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Understand calories and your daily requirement

  • September 20, 2021

Calories in food provide energy in the form of heat for our bodies, allowing them to function. This means that we must consume a certain number of calories just to live.

The calories we consume provide our bodies with the energy they require to live and stay healthy. Everything we do, whether it's sitting on the couch or running a marathon, requires energy in the form of calories.

We will gain weight if we consistently consume more energy than we need. We will lose weight, fat, and muscle mass if we consume insufficient energy. Hence, intake must be as per our body's requirements.

Fast facts about calories consumption

  • Age, size, height, gender, lifestyle, and overall general health are all factors that influence calorie intake recommendations.
  • Ideally, adult females should consume 1,600 to 2,400 calories per day on average. It's 2,200 to 3,200 calories per day for adult men.
  • The brain consumes approximately 20% of the energy consumed by the human body.
  • Age, bone density, and muscle-fat ratio are all factors that influence ideal calorific intake.

Calories by food group:

The fact that calorie count alone does not determine whether a food is nutritious contributes to some of the confusion about calories. If a food contains vitamins, minerals, fibre or protein, its calories have more nutritional value for your body; these foods are sometimes referred to as "nutrient-dense". If a food lacks nutrition, it is referred to as an "empty calorie" or "energy-dense" food; it contains calories (or energy) but few nutrients.

The three macronutrients do not provide the same number of calories. Carbohydrates, protein and fat contain 4, 4 and 9 calories per gram respectively.

The Dietary Guidelines for Americans 2020–2025 recommend that your diet should be divided into the following percentages:

  • Protein content ranges from 10% to 35%.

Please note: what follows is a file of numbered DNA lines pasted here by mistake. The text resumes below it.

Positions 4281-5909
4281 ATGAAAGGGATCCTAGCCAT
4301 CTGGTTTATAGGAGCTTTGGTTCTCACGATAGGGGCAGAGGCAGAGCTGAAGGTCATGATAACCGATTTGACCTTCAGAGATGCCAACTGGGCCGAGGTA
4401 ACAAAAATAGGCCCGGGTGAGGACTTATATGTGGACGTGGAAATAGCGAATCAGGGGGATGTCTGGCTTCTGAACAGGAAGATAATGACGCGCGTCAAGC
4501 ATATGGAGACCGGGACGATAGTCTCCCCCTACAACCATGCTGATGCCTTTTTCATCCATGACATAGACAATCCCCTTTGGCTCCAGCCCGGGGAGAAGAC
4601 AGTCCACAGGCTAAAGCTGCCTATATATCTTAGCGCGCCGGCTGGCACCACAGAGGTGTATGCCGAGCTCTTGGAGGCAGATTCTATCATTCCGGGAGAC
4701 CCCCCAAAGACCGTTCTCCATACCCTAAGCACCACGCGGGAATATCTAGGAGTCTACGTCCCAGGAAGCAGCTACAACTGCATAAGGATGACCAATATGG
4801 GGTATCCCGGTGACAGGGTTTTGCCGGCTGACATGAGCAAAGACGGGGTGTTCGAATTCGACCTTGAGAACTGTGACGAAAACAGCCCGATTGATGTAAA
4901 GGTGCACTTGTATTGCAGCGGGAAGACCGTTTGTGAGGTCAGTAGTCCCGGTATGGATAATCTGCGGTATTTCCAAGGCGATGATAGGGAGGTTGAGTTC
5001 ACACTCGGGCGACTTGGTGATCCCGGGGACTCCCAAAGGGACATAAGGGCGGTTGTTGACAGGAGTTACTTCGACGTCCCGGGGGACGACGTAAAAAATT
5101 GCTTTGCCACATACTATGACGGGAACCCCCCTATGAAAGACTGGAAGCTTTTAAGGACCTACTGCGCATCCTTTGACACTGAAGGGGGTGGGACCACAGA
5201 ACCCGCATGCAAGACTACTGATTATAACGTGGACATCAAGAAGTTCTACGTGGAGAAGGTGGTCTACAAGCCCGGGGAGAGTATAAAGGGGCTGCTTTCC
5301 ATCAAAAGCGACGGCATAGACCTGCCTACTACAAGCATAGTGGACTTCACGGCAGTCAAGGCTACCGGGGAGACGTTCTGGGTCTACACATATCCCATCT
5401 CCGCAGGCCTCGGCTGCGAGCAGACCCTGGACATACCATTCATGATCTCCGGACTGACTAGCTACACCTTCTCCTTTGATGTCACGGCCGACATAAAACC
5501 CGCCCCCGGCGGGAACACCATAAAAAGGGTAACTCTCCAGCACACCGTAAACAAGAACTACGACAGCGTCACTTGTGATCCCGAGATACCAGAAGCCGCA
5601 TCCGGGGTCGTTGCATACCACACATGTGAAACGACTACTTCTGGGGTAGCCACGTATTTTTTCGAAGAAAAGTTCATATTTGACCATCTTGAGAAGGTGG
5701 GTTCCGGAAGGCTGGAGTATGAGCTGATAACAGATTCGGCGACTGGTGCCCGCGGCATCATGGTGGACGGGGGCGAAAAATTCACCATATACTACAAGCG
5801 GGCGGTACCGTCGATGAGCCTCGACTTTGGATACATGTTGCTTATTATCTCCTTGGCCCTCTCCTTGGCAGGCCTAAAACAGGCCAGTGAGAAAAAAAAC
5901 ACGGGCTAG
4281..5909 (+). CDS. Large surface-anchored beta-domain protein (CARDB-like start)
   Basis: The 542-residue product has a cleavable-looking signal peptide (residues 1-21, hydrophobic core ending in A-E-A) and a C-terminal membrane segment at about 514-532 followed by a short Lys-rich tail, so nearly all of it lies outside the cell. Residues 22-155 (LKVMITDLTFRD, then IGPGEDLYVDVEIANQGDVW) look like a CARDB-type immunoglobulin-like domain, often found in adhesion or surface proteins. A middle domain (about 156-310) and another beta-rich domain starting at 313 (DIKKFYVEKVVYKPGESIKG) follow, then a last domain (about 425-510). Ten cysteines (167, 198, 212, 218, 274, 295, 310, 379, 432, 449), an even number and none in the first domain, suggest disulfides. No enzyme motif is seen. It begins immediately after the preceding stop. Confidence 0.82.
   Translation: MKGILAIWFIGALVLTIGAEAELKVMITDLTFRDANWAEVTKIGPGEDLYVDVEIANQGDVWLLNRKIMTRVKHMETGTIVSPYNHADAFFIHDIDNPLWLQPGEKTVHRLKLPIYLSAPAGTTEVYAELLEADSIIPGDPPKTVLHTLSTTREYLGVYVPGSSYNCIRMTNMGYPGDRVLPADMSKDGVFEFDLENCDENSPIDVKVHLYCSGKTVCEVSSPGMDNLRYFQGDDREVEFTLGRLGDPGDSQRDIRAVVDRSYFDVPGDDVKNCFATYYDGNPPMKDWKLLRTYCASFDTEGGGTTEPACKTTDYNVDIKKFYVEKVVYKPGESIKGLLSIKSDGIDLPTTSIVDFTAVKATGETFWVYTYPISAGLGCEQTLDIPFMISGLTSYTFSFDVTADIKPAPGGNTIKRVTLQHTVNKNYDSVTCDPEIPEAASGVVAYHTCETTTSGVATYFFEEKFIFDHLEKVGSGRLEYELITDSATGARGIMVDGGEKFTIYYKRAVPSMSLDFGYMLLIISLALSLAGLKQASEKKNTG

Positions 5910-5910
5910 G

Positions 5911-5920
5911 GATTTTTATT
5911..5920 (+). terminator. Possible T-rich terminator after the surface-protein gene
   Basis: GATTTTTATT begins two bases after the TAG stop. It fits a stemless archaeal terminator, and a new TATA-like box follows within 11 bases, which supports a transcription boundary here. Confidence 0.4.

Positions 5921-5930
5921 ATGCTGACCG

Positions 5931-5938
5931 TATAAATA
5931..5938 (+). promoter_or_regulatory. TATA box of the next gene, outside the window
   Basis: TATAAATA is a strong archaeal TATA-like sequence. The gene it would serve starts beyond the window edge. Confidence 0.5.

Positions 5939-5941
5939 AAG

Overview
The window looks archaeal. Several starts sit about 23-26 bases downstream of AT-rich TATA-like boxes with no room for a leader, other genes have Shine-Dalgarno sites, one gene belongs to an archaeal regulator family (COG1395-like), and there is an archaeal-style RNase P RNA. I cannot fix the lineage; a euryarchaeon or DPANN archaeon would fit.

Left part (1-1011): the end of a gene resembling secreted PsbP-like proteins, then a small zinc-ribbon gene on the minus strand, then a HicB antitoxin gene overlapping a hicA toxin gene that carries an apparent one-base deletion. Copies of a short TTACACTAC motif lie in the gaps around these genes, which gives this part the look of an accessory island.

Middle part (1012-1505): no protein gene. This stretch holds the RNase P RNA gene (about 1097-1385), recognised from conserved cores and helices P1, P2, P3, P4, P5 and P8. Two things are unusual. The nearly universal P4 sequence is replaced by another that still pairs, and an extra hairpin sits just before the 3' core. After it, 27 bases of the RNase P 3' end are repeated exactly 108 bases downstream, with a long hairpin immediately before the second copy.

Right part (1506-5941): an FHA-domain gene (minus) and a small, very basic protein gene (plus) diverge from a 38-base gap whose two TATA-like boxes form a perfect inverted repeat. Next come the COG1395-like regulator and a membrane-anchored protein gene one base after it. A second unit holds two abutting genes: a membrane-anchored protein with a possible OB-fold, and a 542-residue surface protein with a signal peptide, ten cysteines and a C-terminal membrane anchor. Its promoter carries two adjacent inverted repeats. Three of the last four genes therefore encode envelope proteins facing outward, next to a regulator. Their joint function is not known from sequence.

• Carbohydrate content ranges from 45 to 65%.
  • Fat content ranges from 20% to 35%.


Daily needs calculation

To calculate how many calories, you require, you must first determine your basal metabolic rate and an activity factor.


Basal metabolic rate

The Mifflin-St. Jeor equation is a useful tool for calculating BMR:

Men: 10 x weight (kg) + 6.25 x height (cm) – 5 x age (y) + 5

Women: 10 x weight (kg) + 6.25 x height (cm) – 5 x age (y) – 161


Multiply daily activities

Multiply the above BMR result by the following daily activity factor:


  • Sedentary lifestyle: Your daily calorie requirement is BMR x 1.2 if you do very little or no exercise.
  • Slightly active lifestyle: If you do light exercise one to three times per week, multiply BMR by 1.375.
  • Moderately active lifestyle: If you exercise three to five times per week, multiply your BMR by 1.55.
  • Active lifestyle: If you exercise intensely six to seven times per week, your daily calorie requirement is BMR x 1.725.
  • Extremely active lifestyle: If you exercise twice a day, your daily calorie requirement will be increased.

Keep track of your calorie intake.

Keeping track of your calorie intake to better understand how many calories your body requires. Whatever your goal, knowing how many calories you consume is critical to achieving it.

One method for counting calories is to keep a food diary and write down everything you eat, then look up the calorie count for each item.